Though I have gotten to know my PLN friends through our discussions, we have certainly talked more professional philosophy and classroom strategy then general small talk. As a result, I have really enjoyed reading their 7 Things memes. I enjoy chipping away the cyberwalls in order to see those at a distance more clearly. Three such friends (one here, one here, and the other here) have tagged me as well for this meme (a word unknown to me two months ago) and I have procrastinated long enough…
Here are the rules:
- Link your original tagger and list these rules on your blog
- Share 7 facts about yourself in the post-some random, some weird
- Tag 7 people at the end of your post
- Let them know they’ve been tagged
Seven Things You May Not Know About Me
- I spent my first 11 years of life in the tiny Northern Minnesota town of Embarrass…yep, Embarrass…and I loved every minute of my winter wonderland.
- I’ve played the trombone since the 2nd grade (there wasn’t much to do in Embarrass). Though I haven’t played in the last few years, it’s a hobby I would love to pick up again. My genre of choice is Jazz, and I find the blinding spotlight a wonderfully magical place…I miss it…
- I was a non-reader…I posted this comment in response to the question “What book changed your life?”: Those that know me would be shocked to find out that I was a complete non-reader throughout my youth. To this day, the slowest readers I teach read far faster than me. As a young child, I had no problem decoding the words…and comprehension was higher than most (undocumented fact), but I was completely unable to keep up with my peers. As a result, in my entire k-12 life, John Steinbeck’s The Pearl was the only assigned book I’d read cover to cover. My coping skills honed as I went up through the grade levels. I became quite proficient at listening to my peers responses during discussion and tweaked them enough to give the illusion I’d completed the assignments; unfortunately such tricks only fooled my peers…my teachers knew the truth as evidenced by my grades. All of this leads me to the book that changed my life, Shakespeare’s Hamlet; it was my senior year. Hamlet made everyone else slow down to my pace. It was the first time I felt as capable as my peers…in fact I blew past them, because I understood. I got the theme, I got the language, I enjoyed putting together the puzzle, and I loved the power of controlling the classroom discussion. I truly believe it was the first time my classmates and my teachers met the real me.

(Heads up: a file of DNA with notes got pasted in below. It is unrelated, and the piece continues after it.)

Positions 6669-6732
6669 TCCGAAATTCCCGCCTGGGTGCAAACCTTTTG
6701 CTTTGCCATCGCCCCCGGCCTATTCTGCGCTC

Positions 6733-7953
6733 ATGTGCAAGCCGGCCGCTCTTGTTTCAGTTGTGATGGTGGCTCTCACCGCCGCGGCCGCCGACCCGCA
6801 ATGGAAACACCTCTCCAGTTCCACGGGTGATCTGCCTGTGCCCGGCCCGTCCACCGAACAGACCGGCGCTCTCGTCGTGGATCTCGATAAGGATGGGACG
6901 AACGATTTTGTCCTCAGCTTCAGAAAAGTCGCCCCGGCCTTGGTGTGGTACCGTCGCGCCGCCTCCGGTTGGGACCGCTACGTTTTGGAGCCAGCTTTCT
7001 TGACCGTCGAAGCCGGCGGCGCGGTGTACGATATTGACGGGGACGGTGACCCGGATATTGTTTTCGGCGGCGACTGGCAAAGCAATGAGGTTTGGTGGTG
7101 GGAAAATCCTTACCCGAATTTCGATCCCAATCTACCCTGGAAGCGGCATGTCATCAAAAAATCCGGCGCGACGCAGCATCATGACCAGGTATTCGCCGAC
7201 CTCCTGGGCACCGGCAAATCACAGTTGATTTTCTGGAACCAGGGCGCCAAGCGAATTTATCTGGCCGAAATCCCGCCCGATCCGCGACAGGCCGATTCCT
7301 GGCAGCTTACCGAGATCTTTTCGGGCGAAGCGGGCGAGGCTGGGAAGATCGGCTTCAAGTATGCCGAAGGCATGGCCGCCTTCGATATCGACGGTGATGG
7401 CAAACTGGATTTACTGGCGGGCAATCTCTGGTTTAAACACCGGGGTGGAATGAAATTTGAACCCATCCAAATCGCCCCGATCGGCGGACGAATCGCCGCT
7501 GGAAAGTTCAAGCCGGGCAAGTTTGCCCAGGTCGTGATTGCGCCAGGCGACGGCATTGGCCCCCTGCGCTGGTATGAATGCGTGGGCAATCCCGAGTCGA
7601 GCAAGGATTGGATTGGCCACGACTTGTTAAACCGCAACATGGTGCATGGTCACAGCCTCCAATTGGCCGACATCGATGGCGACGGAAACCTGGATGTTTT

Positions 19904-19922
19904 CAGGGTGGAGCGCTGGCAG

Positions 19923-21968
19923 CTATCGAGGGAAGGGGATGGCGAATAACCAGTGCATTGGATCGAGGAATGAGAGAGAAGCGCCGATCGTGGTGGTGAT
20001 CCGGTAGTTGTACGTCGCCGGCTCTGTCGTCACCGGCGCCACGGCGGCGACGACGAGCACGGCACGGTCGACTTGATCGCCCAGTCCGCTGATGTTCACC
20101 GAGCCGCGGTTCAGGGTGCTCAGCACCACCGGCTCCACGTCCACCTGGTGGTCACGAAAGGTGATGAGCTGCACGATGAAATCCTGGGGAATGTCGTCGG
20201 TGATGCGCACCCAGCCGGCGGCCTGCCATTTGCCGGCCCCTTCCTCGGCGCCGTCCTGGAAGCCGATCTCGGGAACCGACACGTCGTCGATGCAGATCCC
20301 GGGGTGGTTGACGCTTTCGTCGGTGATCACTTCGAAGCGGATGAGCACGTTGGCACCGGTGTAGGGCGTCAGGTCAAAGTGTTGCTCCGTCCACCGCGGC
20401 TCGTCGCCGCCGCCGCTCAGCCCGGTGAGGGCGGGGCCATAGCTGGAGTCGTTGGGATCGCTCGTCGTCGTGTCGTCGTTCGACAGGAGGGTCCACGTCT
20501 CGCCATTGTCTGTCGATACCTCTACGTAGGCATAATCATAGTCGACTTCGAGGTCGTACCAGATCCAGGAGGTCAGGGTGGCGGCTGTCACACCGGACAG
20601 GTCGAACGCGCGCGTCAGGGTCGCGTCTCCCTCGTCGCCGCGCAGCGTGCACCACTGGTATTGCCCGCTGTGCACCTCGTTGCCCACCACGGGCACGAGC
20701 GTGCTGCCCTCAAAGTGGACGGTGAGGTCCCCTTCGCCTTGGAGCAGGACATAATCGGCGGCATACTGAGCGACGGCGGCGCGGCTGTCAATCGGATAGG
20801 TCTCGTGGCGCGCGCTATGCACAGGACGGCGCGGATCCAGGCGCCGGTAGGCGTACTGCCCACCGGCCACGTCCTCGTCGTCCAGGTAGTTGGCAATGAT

- My husband and I eloped in an intimate funeral chapel in Amelia Island, Florida (the chapel is the small building on the left)…kind of a spur of the moment adventure…enjoy the chamber music if you visit the link…
- I feel guilty when I feel I put more time into teaching than I do into my family… I need to learn to balance.
- I have run two marathons, and am currently training for a third.
- I was born on Christmas Eve, hence the name. My mother had to fight my father when he wanted to name me Crista Eve (I love you mom, and thanks!)
I believe most of the people I follow have already completed this meme; I will seek to find others to tag. If you are reading this and have not participated yet consider yourself tagged! Please link back to me if you join the fun
Categories: collaboration, literacy
Tags: classroom management, collaborative learning, edublog, education, read aloud
An amazing thing happens with fifth grade students after holiday break. I’m not sure if it’s due to the gradual emergence into preadolescence or if it’s the desire to be back in a structured environment among their young colleagues; whatever the reason…they change. Their voices come out; occasionally in unison, but often as individuals. Their ability to articulate their thoughts both in text and in discussion, continues to amaze me; constantly reminding me to never underestimate their capacity to grow.
This afternoon, while nearing the end of our current read aloud, The Watson’s go to Birmingham: 1963, one perceptive student interrupted and asked me to backtrack and repeat the dedication at the beginning of the book. If you haven’t read Watson’s, it is Christopher Paul Curtis’ fictitious account of an African American family’s trip to Birmingham at the same time as the 16th Street Baptist Church bombing during the height of the Civil Rights Movement. That question led to an impromptu time-line activity led by the students. It was fun to watch students, without prompting, wander to the back computers to research important dates in African American history. Other students were checking for information in their text book and on my bookshelves. Their goal was to map on the whiteboard, some of the major events bringing our country from that tragic moment…until now, a week prior the inauguration of the first African American president. The spontaneous discussion, brainstorming, analyzing, and synthesizing could not have been witnessed in my classroom a few months ago (at least not at this level-and independently). Watching the process unfold, I observed a community of learners in action. Students were comfortable enough with one another to truly collaborate fearlessly. There was no assignment so there could be no failure. Scaffolding their progress was their focus toward a common and achievable goal.
Keeping it real: Moments like this are what make starting a new year so difficult. Each year, we grow with the students we teach; we ultimately unite as a network to challenge and support each other. Establishing trust and comfort must happen early in the year, but it is certainly not immediate; it is built through constant questioning, listening, and sharing. We have worked very hard to achieve it and will have to work even harder to maintain it.
As usual, I learned much from my students today.